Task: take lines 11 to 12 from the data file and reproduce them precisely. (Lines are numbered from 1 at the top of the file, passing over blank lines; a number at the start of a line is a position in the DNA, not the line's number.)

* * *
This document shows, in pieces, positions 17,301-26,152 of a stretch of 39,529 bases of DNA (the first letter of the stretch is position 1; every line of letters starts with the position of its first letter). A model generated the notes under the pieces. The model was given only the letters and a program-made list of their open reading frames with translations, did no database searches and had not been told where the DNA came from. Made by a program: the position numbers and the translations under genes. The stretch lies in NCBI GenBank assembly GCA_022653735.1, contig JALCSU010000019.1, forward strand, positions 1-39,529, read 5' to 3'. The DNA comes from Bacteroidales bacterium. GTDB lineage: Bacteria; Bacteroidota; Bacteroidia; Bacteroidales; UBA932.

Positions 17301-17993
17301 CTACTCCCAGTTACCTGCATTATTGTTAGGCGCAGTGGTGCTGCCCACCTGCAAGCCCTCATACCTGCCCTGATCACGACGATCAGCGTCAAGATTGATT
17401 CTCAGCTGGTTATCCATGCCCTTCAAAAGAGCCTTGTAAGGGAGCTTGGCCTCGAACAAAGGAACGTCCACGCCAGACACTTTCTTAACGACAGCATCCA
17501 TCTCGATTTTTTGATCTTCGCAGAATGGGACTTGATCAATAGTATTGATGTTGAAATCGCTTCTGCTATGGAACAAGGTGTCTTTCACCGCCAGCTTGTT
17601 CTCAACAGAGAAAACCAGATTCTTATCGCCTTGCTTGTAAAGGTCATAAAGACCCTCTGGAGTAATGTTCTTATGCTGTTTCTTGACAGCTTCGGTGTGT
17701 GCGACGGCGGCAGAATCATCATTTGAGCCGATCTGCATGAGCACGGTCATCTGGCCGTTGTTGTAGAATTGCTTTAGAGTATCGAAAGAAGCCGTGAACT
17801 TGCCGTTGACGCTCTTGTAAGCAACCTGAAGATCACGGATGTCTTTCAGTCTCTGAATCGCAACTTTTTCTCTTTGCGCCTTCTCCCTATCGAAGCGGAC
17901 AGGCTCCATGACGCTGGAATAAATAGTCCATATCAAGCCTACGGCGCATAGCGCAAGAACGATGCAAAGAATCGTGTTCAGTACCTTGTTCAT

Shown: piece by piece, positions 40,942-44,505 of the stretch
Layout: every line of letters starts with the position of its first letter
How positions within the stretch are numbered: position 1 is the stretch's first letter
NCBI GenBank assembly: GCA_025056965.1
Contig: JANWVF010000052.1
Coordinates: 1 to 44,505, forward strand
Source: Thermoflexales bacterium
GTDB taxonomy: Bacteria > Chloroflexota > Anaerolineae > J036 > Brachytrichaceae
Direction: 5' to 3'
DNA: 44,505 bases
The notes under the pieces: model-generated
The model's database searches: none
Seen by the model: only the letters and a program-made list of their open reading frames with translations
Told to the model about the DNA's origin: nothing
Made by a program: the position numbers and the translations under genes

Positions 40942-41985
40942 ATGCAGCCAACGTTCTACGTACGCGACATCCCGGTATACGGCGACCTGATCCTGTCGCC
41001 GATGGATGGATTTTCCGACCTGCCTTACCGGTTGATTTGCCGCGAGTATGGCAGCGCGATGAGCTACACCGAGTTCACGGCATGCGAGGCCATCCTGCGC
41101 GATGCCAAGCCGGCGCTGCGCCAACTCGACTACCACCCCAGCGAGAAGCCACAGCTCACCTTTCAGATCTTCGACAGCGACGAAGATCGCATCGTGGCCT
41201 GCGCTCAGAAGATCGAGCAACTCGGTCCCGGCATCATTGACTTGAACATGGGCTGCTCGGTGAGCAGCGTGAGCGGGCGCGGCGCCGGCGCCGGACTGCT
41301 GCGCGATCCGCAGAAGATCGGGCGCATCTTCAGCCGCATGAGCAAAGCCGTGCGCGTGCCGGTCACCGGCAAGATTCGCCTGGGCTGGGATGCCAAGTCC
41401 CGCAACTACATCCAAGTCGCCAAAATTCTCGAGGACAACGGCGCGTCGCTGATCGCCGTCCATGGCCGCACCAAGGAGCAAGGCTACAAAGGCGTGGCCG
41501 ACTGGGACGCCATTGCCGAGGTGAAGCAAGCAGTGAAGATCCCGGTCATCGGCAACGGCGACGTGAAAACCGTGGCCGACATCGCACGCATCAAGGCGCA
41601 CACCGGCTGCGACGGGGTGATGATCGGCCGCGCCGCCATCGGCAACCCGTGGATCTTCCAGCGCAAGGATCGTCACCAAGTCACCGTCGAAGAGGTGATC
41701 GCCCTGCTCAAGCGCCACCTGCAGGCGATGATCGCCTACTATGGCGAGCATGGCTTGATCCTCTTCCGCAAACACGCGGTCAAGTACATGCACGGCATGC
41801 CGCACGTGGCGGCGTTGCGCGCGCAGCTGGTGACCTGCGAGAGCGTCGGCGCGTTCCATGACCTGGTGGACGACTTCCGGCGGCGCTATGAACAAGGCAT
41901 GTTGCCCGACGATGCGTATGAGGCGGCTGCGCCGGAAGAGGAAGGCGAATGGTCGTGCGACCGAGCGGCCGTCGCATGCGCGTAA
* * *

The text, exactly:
Layout: every line of letters starts with the position of its first letter
How positions within the stretch are numbered: position 1 is the stretch's first letter